Now, it is not likely that any of us will get the same offer from the Archangel Gabriel to bear a child the way that Mary did.  But we are all given the offer to bear Christ to the world every day of our lives.

We are on the final Sunday in Advent, days away from Christmas, when we commemorate Christ’s coming into the world, born by his mother, Mary.

This is not a story that does not involve us.  For this is a season in which we are invited once again to bear God in the world.  And there are so many ways in which that can be done.

When we share kindness in the midst of a busy, hectic, and aggravating season, we bear Christ into the world.

When we witness to mercy greater than material goods, we bear Christ into the world.

When we commit ourselves to justice for the marginalized and oppressed, we bear Christ into the world.

When we create communities of welcome and hospitality for all people and share the all-inclusive love of God, we bear Christ into the world.

When we feed the hungry, clothe the naked, welcome the stranger, visit the prisoners, we bear Christ into the world.

When we resist the lure of power and the idols of influence, and turn instead to service in humility, we bear Christ into the world.

When we turn away from narrow self-interest and consider the impact our lives have on others, we bear Christ into the world.

When we center our lives around love and openness instead of the fear and desire for control our world usually revolves around, we bear Christ into the world.

Mary is a remarkable woman and her story is inspiring.  But it is not a story we receive passively. It is a narrative in which we are invited to take part.  It is a call to us to be bearer of God in a broken and hurting world.  It is a summons to us, that the next time we hear the archangel’s call to bear God into the world, we respond: “Here am I, the servant of the Lord; let it be with me according to your word.”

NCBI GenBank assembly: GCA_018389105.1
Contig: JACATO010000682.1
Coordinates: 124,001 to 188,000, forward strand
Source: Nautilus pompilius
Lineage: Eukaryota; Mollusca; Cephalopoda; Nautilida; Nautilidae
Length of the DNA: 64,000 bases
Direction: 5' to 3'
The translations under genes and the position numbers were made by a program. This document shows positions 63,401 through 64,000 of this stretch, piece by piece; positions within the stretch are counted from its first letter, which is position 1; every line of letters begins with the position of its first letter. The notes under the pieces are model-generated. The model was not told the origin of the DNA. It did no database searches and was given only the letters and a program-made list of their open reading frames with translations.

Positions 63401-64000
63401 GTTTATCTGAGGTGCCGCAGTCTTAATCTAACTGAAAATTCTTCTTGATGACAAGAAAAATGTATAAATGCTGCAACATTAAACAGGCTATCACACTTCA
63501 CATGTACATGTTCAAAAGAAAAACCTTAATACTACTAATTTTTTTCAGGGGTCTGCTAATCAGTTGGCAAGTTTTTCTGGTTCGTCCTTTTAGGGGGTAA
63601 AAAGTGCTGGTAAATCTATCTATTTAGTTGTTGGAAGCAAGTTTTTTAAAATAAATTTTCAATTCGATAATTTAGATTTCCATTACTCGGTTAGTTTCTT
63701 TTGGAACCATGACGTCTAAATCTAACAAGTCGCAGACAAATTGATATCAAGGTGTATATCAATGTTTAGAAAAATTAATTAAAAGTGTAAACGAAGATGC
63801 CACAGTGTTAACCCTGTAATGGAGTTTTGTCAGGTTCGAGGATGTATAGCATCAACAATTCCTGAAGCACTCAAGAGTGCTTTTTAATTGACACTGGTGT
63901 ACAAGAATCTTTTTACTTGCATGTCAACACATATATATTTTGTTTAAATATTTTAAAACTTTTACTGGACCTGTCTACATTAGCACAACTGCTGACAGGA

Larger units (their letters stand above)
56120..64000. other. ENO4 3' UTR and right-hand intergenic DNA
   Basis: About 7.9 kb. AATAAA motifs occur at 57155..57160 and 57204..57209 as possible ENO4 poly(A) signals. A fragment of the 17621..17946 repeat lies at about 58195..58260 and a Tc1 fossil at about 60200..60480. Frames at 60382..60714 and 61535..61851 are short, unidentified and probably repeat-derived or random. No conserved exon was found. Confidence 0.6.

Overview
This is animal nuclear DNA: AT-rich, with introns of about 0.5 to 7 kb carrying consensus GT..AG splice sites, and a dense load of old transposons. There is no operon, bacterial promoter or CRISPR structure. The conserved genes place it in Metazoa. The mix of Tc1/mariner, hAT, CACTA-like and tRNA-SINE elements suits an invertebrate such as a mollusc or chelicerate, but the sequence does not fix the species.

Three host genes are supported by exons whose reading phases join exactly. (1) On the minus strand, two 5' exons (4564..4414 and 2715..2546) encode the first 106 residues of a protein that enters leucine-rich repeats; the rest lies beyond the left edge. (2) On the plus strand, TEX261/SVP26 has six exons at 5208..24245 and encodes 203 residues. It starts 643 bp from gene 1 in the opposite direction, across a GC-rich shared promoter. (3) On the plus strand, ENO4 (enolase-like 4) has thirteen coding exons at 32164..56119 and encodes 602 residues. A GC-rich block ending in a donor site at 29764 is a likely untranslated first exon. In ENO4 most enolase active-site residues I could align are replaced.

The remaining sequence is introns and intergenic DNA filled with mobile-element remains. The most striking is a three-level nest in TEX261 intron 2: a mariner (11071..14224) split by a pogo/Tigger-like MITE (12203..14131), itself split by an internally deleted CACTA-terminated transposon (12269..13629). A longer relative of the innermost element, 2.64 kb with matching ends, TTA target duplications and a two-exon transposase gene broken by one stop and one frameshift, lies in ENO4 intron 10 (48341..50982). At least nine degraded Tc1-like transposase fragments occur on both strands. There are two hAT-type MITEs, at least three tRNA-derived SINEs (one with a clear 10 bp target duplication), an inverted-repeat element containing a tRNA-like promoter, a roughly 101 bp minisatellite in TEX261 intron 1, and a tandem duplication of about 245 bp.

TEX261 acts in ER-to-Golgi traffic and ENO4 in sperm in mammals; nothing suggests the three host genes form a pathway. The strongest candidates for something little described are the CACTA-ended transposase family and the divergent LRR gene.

The Text

Luke 1:26-38 • In the sixth month the angel Gabriel was sent by God to a town in Galilee called Nazareth, to a virgin engaged to a man whose name was Joseph, of the house of David. The virgin’s name was Mary. And he came to her and said, “Greetings, favored one! The Lord is with you.” But she was much perplexed by his words and pondered what sort of greeting this might be. The angel said to her, “Do not be afraid, Mary, for you have found favor with God. And now, you will conceive in your womb and bear a son, and you will name him Jesus. He will be great, and will be called the Son of the Most High, and the Lord God will give to him the throne of his ancestor David. He will reign over the house of Jacob forever, and of his kingdom there will be no end.” Mary said to the angel, “How can this be, since I am a virgin?” The angel said to her, “The Holy Spirit will come upon you, and the power of the Most High will overshadow you; therefore the child to be born will be holy; he will be called Son of God. And now, your relative Elizabeth in her old age has also conceived a son; and this is the sixth month for her who was said to be barren. For nothing will be impossible with God.” Then Mary said, “Here am I, the servant of the Lord; let it be with me according to your word.” Then the angel departed from her.